Against teams that have a fair few players missing, through either injury or being Knocked Out, you can kick the ball to an area they couldn’t cover due to the lack of players. You can also take the most advantage of teams who set up badly. If an Orc team for example sets his team up too far up the pitch, kicking the ball behind him can really be a pain for him. Kick really forces your opponent to spread his team out more than they would usually when setting up. This can give you player advantages on areas of the pitch (with regards to getting assists), or just leave you more space to move in, perhaps getting at the ball carrier easier.

Obviously the lower chance of a turnover is also of help, if the ball lands on the pitch they at then least have to roll to pick the ball up, more rolls is more chances to fail something. It is also of great help against Throw Team Mate one turn touchdowns. If you can land the ball somewhere where they can’t pick the ball up and hand it off to the awaiting player to get thrown, then they can’t score in one turn.

When aiming your kick, most players normally just put it in the centre of the opposing half as this has the lowest chance of a touchback. If you have kick most of the time you will look to aim it 4 sqaures in from the sideline and either the end zone or the LOS, depending if you are kicking deep or shallow. This again lessens the chance of a touchback. If you are feeling more daring and don’t mind the slight extra risk of a touchback you can go 3 sqaures away instead, in either one or both edges. This allows you a bit more control of the area in the pitch the ball lands. It will only go for a touchback if you roll a 6 or it lands next to the sidelines and then bounces out.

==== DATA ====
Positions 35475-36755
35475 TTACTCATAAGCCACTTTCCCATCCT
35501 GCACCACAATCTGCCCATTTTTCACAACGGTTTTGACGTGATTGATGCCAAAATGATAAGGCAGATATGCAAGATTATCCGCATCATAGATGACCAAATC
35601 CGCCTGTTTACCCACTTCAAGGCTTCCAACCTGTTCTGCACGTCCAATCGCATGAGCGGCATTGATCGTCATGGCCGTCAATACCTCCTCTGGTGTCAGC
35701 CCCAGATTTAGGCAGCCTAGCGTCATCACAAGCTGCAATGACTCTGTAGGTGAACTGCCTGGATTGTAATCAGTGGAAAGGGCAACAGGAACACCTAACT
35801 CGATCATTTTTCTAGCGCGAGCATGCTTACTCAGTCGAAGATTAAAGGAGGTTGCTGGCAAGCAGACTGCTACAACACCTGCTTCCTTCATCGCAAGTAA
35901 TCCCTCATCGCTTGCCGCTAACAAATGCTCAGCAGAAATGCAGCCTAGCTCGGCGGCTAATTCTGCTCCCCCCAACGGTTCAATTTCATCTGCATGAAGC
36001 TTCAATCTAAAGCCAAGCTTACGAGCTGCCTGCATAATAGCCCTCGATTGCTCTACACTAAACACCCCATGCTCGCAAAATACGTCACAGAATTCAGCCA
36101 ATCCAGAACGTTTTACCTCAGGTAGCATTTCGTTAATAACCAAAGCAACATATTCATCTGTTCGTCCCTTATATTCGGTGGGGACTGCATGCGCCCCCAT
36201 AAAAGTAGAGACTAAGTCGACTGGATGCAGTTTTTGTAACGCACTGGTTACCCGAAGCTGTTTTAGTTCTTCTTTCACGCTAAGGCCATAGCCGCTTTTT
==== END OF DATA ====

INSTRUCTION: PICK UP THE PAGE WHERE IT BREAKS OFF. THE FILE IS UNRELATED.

Remeber though just because you have kick doesn’t mean you have to use it. You get to choose if you want to use it after rolling the scatter, so if it serves you better to have the kick go the full scatter distance instead, you can choose to use that.

Benefits:
  • Lower Chance of Touchbacks
  • More Control where the Ball Lands
  • Dictate the Other Teams First Turn More
Useful to:

As explained above it can be a really great skill for every team, though the faster more agile teams can take advantage of mistakes in the back field easier. It is also more of a pain to deal with for the slower teams, these two reasons combined make it a high priority skill for Skaven, Elvens teams, and Humans.

Typically the player you want to give Kick to will be a Lineman. They can take it on a normal roll and your positional players will usually have other skill choices that you want to give them. This means those teams will want to try and skill a Lineman to get Kick as soon as they can, for Elves this should be fairly easy, as a completion and MVP will grant their first skill.